est. July 2009

Lisa Krause's Artwork (2003-Present)

Saturday, June 25, 2011

Clusterbomb Bears: the Czech Republic

Clusterbomb Bears in Sedlec Ossuary in Kutna Hora
and overlooking Staré Město from Prague Castle.

The Ossuary in Kutna Hora contains the remains of 40,000-70,000 people who died from the plague and wars in the 14-15th century. All of the bones were dug up when a nearby town was mining the area for silver- and the cemetery was in the way. The church gave the job of stacking bones to a half-blind monk (1570s). Later the Schwarzenbergs, wealthy Bohemian aristocrats owned the church and charged František Rint, a woodcarver (1800s) with figuring out what to do with the bodies. He decided to decorate the church with them- which has things like altars, garlands, and a chandelier all formed by human bones.

Through the wars and occupations of Prague by the early 1910s, traveling folk puppeteers often kept most of the stories and history alive going from town to town putting on performances that subtly challenged or critiqued society. Some were even put on trial for their political activism, but they shifted the blame onto the puppets.

Puppets and a replication of the theater used by Katel Novak

While Prague was never bombed in WWII, it was occupied by the Nazis and later the Russians until 1989. During those periods, the Czech culture was threatened- people were stifled, jailed, and probably killed.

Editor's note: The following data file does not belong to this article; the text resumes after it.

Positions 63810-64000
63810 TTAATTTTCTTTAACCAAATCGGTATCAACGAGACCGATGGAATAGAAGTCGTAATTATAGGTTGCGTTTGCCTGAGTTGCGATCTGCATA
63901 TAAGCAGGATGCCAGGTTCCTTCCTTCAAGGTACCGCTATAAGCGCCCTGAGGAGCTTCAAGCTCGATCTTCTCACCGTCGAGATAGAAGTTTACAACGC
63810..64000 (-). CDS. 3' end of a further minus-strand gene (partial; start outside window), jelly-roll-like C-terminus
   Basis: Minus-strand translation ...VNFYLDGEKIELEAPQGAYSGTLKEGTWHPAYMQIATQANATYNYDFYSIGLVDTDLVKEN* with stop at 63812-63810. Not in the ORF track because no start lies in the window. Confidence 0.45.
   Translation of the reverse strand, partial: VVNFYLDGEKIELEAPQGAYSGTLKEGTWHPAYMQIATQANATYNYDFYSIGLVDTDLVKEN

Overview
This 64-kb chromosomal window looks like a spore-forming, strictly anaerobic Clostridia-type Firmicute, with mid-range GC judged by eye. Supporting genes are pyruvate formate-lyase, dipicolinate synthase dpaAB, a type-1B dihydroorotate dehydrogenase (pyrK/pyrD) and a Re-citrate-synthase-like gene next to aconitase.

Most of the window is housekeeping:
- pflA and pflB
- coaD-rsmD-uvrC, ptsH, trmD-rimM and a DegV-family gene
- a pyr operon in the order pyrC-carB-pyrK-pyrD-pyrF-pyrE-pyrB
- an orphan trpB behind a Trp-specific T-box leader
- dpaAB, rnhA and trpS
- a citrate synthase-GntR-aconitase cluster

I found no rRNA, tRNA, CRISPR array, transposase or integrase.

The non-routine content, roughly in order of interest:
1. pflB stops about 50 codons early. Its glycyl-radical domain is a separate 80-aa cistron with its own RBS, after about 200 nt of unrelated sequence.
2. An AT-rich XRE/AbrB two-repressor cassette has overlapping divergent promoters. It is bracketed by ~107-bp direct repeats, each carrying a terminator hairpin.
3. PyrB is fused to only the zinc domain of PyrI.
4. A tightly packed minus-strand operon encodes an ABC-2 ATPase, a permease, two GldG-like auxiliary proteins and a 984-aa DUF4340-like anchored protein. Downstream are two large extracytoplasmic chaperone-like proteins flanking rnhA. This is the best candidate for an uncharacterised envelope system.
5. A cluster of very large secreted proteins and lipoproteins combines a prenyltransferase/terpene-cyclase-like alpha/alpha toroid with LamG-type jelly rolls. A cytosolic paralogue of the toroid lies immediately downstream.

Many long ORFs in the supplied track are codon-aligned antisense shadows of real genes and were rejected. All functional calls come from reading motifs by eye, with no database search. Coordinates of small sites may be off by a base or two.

One such project that uses puppeteering as political commentary during the Russian occupation is Jiří Trnka's The Hand (1965):

This continued through the 1980s, and when Communism finally left Czech Republic there was a flood of creative power and freedom. While visiting, it was amazing to find how many interesting projects began in the years immediately following the occupation.

Maybe these stories don't seem to relate to my Clusterbomb Bears post, but I'm beginning to see why I pick the areas that I do for my installations. It's often because I want to relate the stories of an oppressed tribal, creative, or working class culture and unify these places through the symbolism of the Clusterbomb Bears as an absurd, immature, irresponsible, and deadly imperialistic occupier.

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